With this in mind, go through this process to implement a 1-D decomposition of the Jacobi iteration algorithm.

When you are satisfied you code is working, submit to the <batch queue> of your HPC architecture scaling runs for 100 iterations of the following sizes:
  • Matrix Dimension: 1024, 4096, 65536
  • Core Counts, 4, 16, 64, 256, 1024, 4096
Make a plot of the <parallel scaling> of these runs.

For Athena, you may need the following environment:





  • To set up the initial matrix, you will need to figure out which values go in what chunk of the distributed matrix. This is not trivial. Many parallel programmers tend to forget that the initial setup if all part of the process, and in then end, can be a huge serial bottleneck in scaling up to 10000's core. No cutting corner! Think carefully about the data that each parallel chunk of work needs to have on it.
  • Notice the value of each matrix element depends on the adjacent elements from the previous matrix. In the distributed matrix, this has consequences for the boundary elements, in that if you straightforwardly divide the matrix up by rows, elements that are needed to compute a matrix element will reside on a different processor. Think carefully about how to allocate the piece of the matrix on the current processor, and what communication needs to be performed before computing the matrix elements. Figure 2 is an illustration of one communication patter that can be used.
  • You should be able to complete this exercise without the MPI_Barrier call.
  • It may also helpful to write a function that will print the distributed matrix, so that you have the ability to check to see if things are going the way you want.
  • Keeping the MPI_Requests straight is key. You will need MPI_Wait calls to make sure all asynchronous calls have been completed before proceeding onto the computation of the matrix elements, and if you call MPI_Wait on ranks that have not had any communication calls, the program will lock.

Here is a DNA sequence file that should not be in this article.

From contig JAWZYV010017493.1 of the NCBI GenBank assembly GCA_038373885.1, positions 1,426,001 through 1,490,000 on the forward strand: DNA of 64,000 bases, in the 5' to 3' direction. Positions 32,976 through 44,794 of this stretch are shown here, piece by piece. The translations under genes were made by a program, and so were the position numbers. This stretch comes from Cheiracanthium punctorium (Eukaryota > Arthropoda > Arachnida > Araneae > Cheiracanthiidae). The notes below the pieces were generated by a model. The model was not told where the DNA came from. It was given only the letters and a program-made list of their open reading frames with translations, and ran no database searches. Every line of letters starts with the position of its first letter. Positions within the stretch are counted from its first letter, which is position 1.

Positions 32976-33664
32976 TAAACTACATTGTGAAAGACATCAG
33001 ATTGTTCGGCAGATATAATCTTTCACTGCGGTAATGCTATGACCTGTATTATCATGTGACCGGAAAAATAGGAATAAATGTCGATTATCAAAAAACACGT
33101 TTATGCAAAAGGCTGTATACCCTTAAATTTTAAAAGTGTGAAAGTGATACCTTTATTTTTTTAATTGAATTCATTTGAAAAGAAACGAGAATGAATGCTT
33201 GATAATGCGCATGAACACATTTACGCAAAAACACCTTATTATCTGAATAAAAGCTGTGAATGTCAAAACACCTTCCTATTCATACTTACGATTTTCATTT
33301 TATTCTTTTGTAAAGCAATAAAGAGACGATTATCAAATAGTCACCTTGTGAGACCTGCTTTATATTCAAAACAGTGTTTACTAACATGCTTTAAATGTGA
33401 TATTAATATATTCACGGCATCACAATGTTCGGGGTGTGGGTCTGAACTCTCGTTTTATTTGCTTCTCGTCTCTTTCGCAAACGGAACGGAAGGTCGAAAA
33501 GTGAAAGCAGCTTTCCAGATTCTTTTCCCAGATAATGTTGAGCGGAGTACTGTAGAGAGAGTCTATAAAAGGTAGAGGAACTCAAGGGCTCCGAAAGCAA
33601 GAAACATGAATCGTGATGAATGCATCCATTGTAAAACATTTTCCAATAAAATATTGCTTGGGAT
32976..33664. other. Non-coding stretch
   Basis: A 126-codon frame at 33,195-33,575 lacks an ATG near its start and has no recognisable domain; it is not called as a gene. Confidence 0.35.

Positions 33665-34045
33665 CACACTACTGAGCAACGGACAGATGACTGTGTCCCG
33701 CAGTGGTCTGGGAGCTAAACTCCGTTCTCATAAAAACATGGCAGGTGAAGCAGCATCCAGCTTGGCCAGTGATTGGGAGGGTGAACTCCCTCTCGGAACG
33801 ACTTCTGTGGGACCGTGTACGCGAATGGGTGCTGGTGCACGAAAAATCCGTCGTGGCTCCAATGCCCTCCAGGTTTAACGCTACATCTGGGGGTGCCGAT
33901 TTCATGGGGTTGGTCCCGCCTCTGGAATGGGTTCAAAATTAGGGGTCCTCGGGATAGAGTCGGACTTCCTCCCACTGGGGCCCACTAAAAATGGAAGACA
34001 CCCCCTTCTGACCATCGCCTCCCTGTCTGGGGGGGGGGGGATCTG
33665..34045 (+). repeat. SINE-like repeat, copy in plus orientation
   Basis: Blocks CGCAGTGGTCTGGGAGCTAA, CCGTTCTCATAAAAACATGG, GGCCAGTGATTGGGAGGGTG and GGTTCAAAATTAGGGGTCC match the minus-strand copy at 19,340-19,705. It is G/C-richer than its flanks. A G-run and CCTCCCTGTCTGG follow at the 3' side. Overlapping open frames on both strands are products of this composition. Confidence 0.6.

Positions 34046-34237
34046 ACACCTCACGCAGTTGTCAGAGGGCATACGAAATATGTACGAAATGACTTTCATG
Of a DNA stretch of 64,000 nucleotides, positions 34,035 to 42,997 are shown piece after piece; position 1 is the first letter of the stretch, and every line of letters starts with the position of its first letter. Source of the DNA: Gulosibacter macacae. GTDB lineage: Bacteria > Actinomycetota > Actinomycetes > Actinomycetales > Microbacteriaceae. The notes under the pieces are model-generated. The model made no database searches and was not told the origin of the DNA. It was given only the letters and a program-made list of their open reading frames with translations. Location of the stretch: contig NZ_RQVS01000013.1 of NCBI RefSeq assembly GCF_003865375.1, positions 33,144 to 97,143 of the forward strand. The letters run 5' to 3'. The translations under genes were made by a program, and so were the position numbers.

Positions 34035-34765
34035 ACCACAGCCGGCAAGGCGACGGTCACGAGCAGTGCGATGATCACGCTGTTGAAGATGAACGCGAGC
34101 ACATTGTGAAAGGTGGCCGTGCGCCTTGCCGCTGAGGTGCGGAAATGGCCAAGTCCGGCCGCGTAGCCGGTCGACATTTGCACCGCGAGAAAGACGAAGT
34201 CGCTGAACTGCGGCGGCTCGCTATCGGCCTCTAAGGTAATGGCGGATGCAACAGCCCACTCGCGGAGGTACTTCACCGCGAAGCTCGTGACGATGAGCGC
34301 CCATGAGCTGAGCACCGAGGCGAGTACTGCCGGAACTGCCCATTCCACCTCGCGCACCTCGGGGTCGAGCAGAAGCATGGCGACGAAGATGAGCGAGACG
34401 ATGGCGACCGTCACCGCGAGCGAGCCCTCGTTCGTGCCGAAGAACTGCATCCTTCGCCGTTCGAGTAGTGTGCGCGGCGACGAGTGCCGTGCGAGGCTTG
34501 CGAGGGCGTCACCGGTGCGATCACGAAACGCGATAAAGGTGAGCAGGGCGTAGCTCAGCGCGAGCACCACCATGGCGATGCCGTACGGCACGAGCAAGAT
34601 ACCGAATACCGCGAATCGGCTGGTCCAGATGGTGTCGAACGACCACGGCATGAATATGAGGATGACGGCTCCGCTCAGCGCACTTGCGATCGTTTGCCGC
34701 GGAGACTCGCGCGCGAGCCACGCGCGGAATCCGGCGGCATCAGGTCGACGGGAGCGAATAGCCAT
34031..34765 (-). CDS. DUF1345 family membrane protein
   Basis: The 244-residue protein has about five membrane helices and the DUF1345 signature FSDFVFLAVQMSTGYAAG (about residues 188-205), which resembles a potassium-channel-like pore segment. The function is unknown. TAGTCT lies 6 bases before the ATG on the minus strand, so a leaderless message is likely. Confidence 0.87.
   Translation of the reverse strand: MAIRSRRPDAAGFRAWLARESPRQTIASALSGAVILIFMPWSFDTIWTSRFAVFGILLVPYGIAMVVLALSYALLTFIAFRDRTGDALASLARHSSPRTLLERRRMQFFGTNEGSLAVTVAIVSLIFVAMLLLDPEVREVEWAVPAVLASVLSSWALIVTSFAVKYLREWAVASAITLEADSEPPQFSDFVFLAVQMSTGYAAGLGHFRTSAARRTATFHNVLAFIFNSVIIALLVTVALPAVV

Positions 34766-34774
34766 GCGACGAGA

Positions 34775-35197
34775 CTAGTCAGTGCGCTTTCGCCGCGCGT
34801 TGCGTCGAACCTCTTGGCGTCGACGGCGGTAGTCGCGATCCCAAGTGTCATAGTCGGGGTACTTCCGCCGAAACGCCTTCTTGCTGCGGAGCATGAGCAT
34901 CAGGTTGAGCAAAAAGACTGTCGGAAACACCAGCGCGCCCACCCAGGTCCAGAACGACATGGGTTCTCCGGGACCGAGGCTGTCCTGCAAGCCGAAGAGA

• Use the function MPI_Wtime to time your code.
  • A reference of MPI routines can be found at: http://www.mcs.anl.gov/research/projects/mpi/www/www3/


  1. What are the inherent limitations of this algorithm? Are there constraints on the overall scalability and memory requirements?
  2. One question that a parallel programmer must continually ask themselves is what is the scaling of the communication my parallel algorithm has. Can you come up with an analytic expression for the number of values that need to be communicated at each iteration of the Jacobi iteration algorithm?
  3. Does the program scale? Are the results what you expected? If not, can you figure out why?

Extra Credit

  1. Can you add an OpenMP call to your solution and make it a hybrid algorithm? Does this scale better than the your straight MPI algorithm? (Hint: You can essentially put it in the same place as in the above exercise).


  1. A pseudo code version of this implementation can be found <link> here if you are having problems getting started.
  2. A full solution to the exercise is here for C/C++ and FORTRAN.